Puli Dog Breed Information
Also known as Pulik (plural) or Hugarian Water Dog
Puli Dog – Just The Facts
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The Puli dog (plural Pulik) is a very old breed from Hungary. They have been used to herd sheep for over 1,000 years and are related to the Kuvasz and the Komondor dog, also from Hungary.
The Puli dog is affectionate, intelligent and home-loving. These dogs are immediately recognizable by their mop-like cords, usually black. They make an excellent family dog.
Origin and History
Ancestors of the Puli dog were brought into the area now known as Hungary over a 1000 years ago by the Magyars when they first settled the area. These dogs were also the ancestors of the Kuvasz and the Komondor dog, other herding and livestock guardian breeds native to Hungary.
Pulik are the smallest of these dogs and they are most often black. Shepherds seemed to favor this color for them so they could be easily distinguished from the sheep they were herding.
These Hugarian Water dogs, as they are sometimes known, were almost extinct in the 17th century because of interbreeding with the other herding breeds. They were brought back in the early 20th century by careful breeding.
Puli Dog Temperament
The Puli dog is considered to be a very affectionate dog. They are intelligent and they love their home and family. They are devoted to their owners and can bond very closely to them.
This dog breed has a natural suspicion of strangers and makes an excellent watchdog. They’re always alert and they are naturally protective. This breed is also very playful and can have a “puppy” attitude throughout their lives.
Dog training is usually easy for this breed and they can do very well in obedience and other dog activities. They are extremely agile and make excellent agility dogs. They are both sensitive and sensible, fun-loving, courageous, tough as nails and they can be headstrong.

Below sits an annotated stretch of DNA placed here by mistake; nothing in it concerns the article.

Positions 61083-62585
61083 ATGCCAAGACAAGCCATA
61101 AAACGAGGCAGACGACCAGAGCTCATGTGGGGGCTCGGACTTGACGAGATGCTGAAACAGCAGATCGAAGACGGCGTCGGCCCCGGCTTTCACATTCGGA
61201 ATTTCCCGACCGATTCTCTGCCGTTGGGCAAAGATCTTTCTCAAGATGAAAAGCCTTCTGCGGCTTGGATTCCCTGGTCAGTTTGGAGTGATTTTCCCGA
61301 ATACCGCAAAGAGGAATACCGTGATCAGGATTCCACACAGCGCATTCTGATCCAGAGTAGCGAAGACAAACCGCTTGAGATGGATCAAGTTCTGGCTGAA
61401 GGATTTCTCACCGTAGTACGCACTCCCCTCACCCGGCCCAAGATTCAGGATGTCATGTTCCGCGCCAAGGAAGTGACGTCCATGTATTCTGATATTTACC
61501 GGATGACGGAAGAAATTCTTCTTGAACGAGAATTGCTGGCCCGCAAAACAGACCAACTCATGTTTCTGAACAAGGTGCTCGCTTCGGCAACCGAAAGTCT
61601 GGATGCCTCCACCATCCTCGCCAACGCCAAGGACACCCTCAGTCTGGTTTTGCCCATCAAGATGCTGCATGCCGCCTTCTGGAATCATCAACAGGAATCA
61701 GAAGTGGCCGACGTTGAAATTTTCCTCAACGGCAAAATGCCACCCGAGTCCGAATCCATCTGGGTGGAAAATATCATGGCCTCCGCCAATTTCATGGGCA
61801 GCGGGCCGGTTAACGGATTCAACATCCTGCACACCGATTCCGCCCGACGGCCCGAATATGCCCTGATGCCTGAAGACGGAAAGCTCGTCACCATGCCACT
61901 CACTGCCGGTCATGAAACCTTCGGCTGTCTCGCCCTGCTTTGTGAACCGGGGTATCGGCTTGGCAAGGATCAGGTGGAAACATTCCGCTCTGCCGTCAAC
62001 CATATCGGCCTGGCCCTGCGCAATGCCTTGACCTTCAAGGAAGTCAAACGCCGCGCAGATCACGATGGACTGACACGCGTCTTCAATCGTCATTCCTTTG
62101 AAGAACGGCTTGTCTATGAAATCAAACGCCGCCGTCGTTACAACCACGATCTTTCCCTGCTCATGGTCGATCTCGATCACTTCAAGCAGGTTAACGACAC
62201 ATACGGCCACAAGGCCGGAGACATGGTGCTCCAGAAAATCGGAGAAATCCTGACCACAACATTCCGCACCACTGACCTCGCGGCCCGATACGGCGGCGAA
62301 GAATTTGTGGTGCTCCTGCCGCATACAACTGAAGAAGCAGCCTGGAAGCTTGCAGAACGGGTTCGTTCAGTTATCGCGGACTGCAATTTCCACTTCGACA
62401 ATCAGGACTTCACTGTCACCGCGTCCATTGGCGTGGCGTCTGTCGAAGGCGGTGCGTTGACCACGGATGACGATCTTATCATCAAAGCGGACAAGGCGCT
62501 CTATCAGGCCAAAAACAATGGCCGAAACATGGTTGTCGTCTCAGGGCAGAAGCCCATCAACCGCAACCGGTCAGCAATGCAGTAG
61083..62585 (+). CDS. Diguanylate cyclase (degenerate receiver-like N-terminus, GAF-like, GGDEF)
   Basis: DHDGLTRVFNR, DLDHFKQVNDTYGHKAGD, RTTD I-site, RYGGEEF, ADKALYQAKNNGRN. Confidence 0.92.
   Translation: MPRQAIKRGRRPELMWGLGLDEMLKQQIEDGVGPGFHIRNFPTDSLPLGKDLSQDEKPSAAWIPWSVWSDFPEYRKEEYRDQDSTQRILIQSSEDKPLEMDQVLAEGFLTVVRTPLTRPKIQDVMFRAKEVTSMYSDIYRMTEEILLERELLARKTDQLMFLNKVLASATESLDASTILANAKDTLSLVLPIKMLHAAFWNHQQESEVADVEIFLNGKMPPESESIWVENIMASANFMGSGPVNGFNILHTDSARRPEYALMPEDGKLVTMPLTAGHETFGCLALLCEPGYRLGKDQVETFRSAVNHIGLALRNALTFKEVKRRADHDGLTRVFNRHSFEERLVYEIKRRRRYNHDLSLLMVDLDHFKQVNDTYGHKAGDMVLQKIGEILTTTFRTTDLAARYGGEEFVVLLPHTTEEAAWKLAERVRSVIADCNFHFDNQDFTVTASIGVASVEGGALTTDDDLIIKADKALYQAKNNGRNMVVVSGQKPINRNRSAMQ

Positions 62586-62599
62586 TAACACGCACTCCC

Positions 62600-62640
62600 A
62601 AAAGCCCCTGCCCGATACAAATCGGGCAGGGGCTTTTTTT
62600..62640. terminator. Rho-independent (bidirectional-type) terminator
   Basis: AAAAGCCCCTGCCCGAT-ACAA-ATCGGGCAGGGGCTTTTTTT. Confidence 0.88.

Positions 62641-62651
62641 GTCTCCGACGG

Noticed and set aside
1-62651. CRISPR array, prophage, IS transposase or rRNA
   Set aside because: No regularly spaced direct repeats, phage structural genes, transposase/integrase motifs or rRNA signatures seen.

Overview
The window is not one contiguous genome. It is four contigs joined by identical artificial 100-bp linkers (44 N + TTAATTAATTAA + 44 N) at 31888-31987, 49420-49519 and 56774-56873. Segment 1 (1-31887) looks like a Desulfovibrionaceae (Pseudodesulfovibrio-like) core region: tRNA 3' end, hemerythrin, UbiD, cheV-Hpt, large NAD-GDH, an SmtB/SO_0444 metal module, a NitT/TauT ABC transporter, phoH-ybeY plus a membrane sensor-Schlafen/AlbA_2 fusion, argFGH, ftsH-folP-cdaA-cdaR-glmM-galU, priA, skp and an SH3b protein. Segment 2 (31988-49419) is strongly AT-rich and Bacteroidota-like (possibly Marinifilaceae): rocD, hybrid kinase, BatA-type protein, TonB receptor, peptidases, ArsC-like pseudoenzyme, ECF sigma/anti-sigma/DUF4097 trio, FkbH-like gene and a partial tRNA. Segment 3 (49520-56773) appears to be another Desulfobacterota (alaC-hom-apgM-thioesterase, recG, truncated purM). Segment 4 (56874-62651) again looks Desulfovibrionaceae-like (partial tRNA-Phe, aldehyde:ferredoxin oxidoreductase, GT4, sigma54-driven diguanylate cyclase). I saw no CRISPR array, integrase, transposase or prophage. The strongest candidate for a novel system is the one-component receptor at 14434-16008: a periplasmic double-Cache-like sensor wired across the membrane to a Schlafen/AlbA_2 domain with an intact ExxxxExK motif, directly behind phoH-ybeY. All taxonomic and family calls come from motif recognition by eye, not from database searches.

These dogs can be obstinate at times so it’s best if they have an owner who is equally strong. Make sure you provide good socialization for them so they will be accepting of friendly strangers and other pets. These dogs do make excellent family pets.
Care, Grooming, Diet & Exercise
Living Environment – The Puli dog can adapt to living in an apartment if necessary but they much prefer having their own yard. These dogs need plenty of regular exercise. If they don’t get enough exercise they can become restless and destructive. They do not do well as kennel dogs.
Grooming – Grooming these dogs is a challenge. Cords begin to form on a puppy’s coat at about the age of six months. Instead of brushing, the cords should be separated by hand, with mats and clumps being sorted out. Once the cords are formed and growing, the dog should not be bathed too often.
Drying takes several hours with a blow dryer. If not fully dried, the coat can mildew. Without a dryer, drying time can take a couple of days. The breed does not otherwise shed. Keep the bottom of the cords trimmed so they won’t be straggly. It takes about two years for cords to grow out to reach the floor.
Diet & Exercise – Dietary needs are normal for this dog breed. They can be prone to put on some extra weight, so measure their food portions carefully. These dogs are very active and they need lots of exercise. Daily walks are encouraged.
They will also enjoy having a good run in a safe, secure area. They enjoy having their own yard to patrol. If they don’t get enough exercise and activity they can become destructive in the home – and they can be very creative with their destruction.
Health – Pulik are a generally healthy dogs. They can have problems with canine hip dysplasia and with some dog eye problems. If you are interested in this breed you should talk to a breeder about possible dog health problems.
Puli Dog Trainability
The Puli dog is a very intelligent breed of dog but they can be independent and strong-willed. They will make their own decisions if they don’t think you are in charge. Dog training usually goes much better if you begin early. You should be firm but gentle with these dogs.
They are very smart and they have a good sense of humor, so make training fun for them. The more fun training is, the better they will learn. Use positive dog training methods (praise, reward) and your training should go well.